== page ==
The pleasures of pain

The pleasures of pain

The Delhi-based band describes its music variously as “cabaret”,“folk”,“gypsy folk” and “punk” and it could all get very,very confusing.


Peter Cat Recording Co. Available for download at

Rating: ****

It’s difficult to categorise Peter Cat Recording Co.’s music. The Delhi-based band describes its music variously as “cabaret”,“folk”,“gypsy folk” and “punk” and it could all get very,very confusing. But it isn’t,chiefly because there’s an overriding surreal,noir feel to their debut album Sinema,which takes some distinctly vintage sounds to create music that is definitely modern. The liveliness of their music is offset by the darkness of the lyrics,which speak of heartbreak and loss,and even explore more sinister topics like

murder and rape.

Peter Cat Recording Co. draws on a wide range of influences to give their music its distinctive colour. There’s melancholic accordion music (produced using guitars),graceful waltz patterns,cabaret tunes of ’70s Bollywood cinema; and the swing and jazz of Frank Sinatra. While the tunes sound so playful,the words brood.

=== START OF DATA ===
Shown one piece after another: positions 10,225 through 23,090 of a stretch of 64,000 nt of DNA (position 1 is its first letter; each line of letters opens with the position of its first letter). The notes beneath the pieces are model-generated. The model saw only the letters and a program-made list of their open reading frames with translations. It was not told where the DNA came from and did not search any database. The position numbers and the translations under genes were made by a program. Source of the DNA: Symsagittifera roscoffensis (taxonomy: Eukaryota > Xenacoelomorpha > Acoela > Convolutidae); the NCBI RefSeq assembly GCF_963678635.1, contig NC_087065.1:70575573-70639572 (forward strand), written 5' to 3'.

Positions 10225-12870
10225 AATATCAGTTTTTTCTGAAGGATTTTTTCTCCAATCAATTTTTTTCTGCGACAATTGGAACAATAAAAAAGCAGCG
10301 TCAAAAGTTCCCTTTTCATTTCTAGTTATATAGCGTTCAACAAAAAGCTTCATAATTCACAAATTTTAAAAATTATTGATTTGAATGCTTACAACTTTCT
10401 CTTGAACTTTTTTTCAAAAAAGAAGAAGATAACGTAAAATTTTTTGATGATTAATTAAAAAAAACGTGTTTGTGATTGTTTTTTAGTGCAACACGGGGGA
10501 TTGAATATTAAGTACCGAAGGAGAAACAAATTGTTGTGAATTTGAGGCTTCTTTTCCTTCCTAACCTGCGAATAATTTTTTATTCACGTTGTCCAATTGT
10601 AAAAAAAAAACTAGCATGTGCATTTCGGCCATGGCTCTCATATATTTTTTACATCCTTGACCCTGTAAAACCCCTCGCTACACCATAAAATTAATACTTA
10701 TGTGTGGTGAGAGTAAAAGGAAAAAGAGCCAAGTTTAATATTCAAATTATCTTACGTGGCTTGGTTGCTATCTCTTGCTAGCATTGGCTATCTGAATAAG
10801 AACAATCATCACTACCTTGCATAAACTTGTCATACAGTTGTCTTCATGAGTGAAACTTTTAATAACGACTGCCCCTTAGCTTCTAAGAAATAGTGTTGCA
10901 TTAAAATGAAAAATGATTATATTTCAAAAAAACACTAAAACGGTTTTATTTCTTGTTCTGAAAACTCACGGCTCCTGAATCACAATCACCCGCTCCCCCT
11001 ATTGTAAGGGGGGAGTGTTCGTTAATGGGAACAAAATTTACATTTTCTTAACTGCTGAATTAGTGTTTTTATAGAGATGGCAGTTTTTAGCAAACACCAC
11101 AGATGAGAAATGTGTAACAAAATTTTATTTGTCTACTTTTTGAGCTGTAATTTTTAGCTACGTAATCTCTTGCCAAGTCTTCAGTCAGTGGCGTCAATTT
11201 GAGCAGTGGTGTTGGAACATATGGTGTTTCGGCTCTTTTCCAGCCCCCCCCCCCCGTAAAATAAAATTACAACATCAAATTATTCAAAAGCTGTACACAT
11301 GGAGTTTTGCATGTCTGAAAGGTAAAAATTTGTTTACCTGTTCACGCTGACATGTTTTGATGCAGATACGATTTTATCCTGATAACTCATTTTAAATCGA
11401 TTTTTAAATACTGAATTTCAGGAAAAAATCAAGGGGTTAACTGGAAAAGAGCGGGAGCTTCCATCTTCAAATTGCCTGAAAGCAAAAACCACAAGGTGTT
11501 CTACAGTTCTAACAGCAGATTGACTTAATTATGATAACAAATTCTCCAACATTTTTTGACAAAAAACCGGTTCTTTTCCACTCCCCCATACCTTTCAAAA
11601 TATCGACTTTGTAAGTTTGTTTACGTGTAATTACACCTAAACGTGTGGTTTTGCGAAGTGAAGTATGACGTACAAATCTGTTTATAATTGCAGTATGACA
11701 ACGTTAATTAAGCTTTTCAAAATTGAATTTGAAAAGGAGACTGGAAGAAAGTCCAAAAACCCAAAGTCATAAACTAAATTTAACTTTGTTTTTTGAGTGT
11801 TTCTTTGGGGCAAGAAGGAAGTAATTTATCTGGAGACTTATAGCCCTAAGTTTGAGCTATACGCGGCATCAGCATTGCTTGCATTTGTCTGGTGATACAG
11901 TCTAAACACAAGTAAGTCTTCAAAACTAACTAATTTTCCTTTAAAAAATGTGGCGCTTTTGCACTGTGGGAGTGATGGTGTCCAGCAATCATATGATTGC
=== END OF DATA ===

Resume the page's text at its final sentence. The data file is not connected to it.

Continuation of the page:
There’s an unsettling jauntiness in vocalist Suryakant Sawhney’s singing that forms a weird but effective bond with the sinister lyrics of Pariquel,which is probably about a murderous woman. In Happiness,he takes a perverse pleasure in observing cynically that “Happiness allows/ us to live our lives/meaningless”. The Clown on the 22 nd Floor,which seems to be from the point of view of the possibly insane and helpless husband of a prostitute displays the same malice. Take even I’ve Got Roses,where the “hero” seems to be asking his girl to give up her pursuit of fame and come home with him: it is bittersweet romance put to music.

The protagonists of all the tracks seem to revel in their pain and dysfunction; their tone is similar to the cackle of a toothless old lady who rather enjoys her reputation as the neighbourhood witch. To make the mix even more interesting,the whole album has the scratch and fuzz of old vinyl that makes the music sound wonderfully retro.

This isn’t an album for those who’re looking for happy tunes. It’s for those who are attracted to the seamy and the grotesque. To use a metaphor that is more direct: if David Lynch ever made a dark comedy set in a carnival which is haunted by the ghost of RD Burman,this would be the soundtrack. If that’s the kind of movie you’d like to watch,this is the album for you.